Michelin broadcasts fuel savings, supports rolling resistance legislation

Nov. 1, 2007

Each second of each minute of each hour of each day, 11.6 gallons of fuel are saved and 240.6 pounds of CO2 are not released into the atmosphere thanks to Groupe Michelin's "green" energy-saving tires, the company says.

And now Michelin has a way to tell this to the world.

The company has begun projecting information on fuel savings and reductions in CO2 emissions due to its green tire technology (that was introduced by Michelin in 1992) on electronic "meters."

These real-time counters are broadcast at 7 p.m. local time on the NASDAQ and Reuters boards in Times Square in New York City; on the facade of the Park Inn Hotel in Berlin; in the Port de Suffren at the foot of the Eiffel Tower in Paris; and on the City Group Mansion tower, across from the Bund, in Shanghai.

Michelin estimates that over the last 15 years, the 570 million energy-saving tires the company has sold worldwide have reduced fuel consumption by 2.38 billion gallons, resulting in a reduction of CO2 emissions of 25 million tons, the equivalent of the amount absorbed by 880 million trees in one year.

"We cannot change the world alone, but with the collective help of many, we certainly can make a positive difference," said Jim Micali, chairman and president of Michelin North America Inc., at a press conference unveiling the green meters in Times Square.

"Michelin is aggressively tackling the challenge of tire-related energy consumption, and therefore the issue of C02 emissions for all road vehicles."

Micali said 20% of the energy needed to operate a car is due to tires, and for commercial trucks, it may be 30% or more. This is due to rolling resistance.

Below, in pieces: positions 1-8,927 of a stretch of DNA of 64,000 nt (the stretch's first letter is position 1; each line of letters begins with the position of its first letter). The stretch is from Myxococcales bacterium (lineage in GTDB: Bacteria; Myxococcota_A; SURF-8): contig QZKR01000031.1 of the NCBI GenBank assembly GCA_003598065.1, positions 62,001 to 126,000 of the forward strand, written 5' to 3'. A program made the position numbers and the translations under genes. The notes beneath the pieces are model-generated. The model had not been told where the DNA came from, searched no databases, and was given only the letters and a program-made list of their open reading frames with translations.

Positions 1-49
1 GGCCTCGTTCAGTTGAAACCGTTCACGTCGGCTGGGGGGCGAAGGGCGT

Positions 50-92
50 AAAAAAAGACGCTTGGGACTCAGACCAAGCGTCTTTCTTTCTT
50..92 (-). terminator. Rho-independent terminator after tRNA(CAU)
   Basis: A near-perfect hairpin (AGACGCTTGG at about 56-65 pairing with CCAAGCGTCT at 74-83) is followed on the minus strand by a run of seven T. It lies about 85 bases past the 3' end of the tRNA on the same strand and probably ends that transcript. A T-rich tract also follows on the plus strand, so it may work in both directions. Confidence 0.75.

The company's green energy-saving tires, which have silica in the tire compound, deliver better grip and have 20% less rolling resistance, he said.

The latest addition to the Michelin green energy-saving tires was introduced last month in Europe, the Michelin Energy Saver. In North America, the company has introduced the X One wide single tire.

A single truck with Michelin X One tires can save up to 80 gallons of fuel each month, said Micali. He said there are more than a half a million X One tires on the roads in the United States; and, collectively these tires have already saved 15 million gallons of fuel and have reduced CO2 emissions by more than 165 thousand tons.

Micali said that over the next two decades, Michelin will "dramatically improve tire performance in three crucial areas:

* "We will double tire wear life in order to reduce the amount of raw materials needed by half.

* "Michelin will reduce tire rolling resistance for passenger car tires by an additional 50%.

* "We will also substantially reduce braking distance in order to enhance safety.

"Michelin's objective is to ensure that by the time the number of vehicles worldwide doubles, the total tire-related consumption of fuel and raw materials for each such vehicle will be halved."

Michelin is "committed to clearly communicating to consumers the difference in tire fuel economy performance and is leading the effort to establish legislation and government regulations in each country to create fuel economy labeling for car and truck tires -- similar to the current system already in place for vehicles," Micali said.

The company is "aggressively supporting rolling resistance legislation pending before the U.S. Congress that would require the National Highway Traffic Safety Administration, in consultation with the U.S. Environmental Protection Agency, to implement an information program to give consumers for the first time the ability to know and compare rolling resistance performance characteristics at the point-of-sale. This rolling resistance information translates directly into fuel economy and will allow consumers to choose the most fuel efficient tires for their vehicles."

He added that Michelin also is "working with the state of California to implement regulations, already passed by the state legislature, requiring a rolling resistance grading system for tires sold in the state. This labeling system could be in place in California as early as 2009."